Why not sell "package install distros" - have a license that says that while the packages contained in the distro are open source, free to distribute, etc (basically, according to the individual licenses), the installation system used by the package install distro isn't, and can't be copied or used in any "outside" manner.

    Find packages that are good and easy to install, that install right (by those who know ./configure, make, make install) - but add a front end to select packages - that does all the "behind the scenes" stuff - look for the feature rich stuff (the cream of the crop), drop it on distro CDs with the license (so if you want the easy install, you have to purchase), and the simplified installer frontend...

    I don't know if this would violate anything - I don't think it would - as long as you wrote the installer from scratch yourself, without using any GPL'd code, etc. It would be a "service" type business - you would be scouring the net looking for the best programs for the distro, and releasing new distro versions every now and then - so it would be like a search service, in a way, and a packaging service. However, no one but you could provide the install images (CD-ROM, dl'd ISO, etc)...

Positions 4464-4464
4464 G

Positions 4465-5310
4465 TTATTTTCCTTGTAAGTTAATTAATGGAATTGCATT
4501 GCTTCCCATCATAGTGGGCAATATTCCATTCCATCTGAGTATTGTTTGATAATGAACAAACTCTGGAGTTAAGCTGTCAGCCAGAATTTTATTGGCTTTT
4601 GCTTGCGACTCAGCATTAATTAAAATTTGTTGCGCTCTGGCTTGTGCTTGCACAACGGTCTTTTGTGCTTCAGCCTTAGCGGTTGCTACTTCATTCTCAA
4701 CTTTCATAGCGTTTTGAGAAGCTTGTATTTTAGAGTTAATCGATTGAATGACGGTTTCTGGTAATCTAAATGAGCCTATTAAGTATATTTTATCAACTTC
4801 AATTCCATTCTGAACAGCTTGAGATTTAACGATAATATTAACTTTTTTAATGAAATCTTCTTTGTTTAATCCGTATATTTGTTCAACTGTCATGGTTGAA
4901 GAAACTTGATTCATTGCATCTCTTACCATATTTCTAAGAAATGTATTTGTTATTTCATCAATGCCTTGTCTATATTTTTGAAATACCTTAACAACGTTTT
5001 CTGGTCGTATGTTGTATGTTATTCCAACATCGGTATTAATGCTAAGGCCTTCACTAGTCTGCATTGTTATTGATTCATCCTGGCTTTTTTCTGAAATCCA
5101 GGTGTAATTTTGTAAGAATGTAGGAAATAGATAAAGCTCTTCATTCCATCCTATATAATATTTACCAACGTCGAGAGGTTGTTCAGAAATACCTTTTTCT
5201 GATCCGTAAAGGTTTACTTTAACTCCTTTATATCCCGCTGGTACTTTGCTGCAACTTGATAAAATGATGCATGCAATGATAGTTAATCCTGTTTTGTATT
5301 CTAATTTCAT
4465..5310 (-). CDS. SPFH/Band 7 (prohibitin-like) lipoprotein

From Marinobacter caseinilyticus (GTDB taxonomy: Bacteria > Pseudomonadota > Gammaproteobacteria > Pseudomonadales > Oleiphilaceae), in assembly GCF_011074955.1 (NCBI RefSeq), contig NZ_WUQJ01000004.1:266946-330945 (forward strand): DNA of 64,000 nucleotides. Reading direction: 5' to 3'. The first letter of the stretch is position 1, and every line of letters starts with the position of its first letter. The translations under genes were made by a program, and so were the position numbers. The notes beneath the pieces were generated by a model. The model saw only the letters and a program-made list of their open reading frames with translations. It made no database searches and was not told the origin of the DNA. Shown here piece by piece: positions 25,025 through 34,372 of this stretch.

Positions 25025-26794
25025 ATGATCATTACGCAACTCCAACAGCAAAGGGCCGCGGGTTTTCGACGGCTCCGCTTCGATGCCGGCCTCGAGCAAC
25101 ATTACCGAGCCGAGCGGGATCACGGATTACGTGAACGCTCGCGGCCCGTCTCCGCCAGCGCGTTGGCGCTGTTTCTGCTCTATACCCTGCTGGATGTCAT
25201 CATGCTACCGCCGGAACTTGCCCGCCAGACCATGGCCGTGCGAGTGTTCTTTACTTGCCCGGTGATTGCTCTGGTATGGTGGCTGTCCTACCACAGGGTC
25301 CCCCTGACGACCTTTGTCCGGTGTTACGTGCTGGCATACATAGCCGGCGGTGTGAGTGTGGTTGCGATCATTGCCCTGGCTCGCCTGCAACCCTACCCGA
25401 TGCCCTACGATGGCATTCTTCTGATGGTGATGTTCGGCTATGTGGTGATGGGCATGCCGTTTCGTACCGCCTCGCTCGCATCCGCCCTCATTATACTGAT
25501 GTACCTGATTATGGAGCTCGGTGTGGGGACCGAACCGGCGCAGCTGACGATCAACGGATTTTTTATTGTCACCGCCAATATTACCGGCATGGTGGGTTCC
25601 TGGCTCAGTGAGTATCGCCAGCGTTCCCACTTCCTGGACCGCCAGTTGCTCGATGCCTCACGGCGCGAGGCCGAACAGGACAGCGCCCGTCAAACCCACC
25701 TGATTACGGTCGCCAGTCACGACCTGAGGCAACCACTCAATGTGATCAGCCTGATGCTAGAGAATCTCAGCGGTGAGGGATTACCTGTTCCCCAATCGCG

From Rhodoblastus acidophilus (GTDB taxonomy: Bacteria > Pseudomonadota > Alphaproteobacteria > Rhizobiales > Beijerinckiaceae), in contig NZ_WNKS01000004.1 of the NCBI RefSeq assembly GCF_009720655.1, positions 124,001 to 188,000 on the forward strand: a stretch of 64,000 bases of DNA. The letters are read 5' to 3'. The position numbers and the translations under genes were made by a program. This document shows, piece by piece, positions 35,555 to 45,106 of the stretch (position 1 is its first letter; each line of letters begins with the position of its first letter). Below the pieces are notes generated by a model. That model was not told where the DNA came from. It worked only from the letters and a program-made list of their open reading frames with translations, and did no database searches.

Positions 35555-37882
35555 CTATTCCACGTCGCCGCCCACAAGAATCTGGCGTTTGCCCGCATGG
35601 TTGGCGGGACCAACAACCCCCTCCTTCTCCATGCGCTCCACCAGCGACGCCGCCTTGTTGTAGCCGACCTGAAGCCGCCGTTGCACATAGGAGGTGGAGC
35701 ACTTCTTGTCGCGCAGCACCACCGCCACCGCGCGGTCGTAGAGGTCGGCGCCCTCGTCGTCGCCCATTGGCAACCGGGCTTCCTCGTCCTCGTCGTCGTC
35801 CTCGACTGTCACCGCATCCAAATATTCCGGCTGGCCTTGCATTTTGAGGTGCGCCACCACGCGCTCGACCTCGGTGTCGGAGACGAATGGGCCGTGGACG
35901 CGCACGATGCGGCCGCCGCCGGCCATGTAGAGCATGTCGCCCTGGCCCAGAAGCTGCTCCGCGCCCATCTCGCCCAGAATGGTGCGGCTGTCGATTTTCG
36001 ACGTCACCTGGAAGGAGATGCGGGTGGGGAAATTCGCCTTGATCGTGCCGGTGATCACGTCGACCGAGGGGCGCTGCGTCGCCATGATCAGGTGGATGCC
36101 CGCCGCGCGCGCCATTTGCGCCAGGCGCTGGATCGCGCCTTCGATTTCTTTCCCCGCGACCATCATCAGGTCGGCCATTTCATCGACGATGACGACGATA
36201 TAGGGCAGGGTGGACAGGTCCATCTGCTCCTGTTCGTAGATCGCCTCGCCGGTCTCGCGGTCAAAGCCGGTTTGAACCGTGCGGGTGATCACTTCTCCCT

Does this sound like something that could be done, or would there be licensing issues (like I said, I don't think there would be)...

    Already sort-of done (none / 0) (#70)
    by cafeman on Wed May 30, 2001 at 07:12:35 PM EST

    You'd have a to do a remarkable job of it, because Mandrake and RedHat are already trying to do this for free. Mandrake 8.0 comes with a package manager that's better than the Windows control panel.



    --------------------
    "No Silicon heaven? But where would all the calculators go?"


    [ Parent ]
    Hmm... (none / 0) (#72)
    by cr0sh on Tue Jun 05, 2001 at 04:10:06 PM EST

    I am thinking Mandrake will be my next (ok, maybe the next after the next - I figure Yellow Dog will be the next, since I have a PowerPC machine lined up to install on)...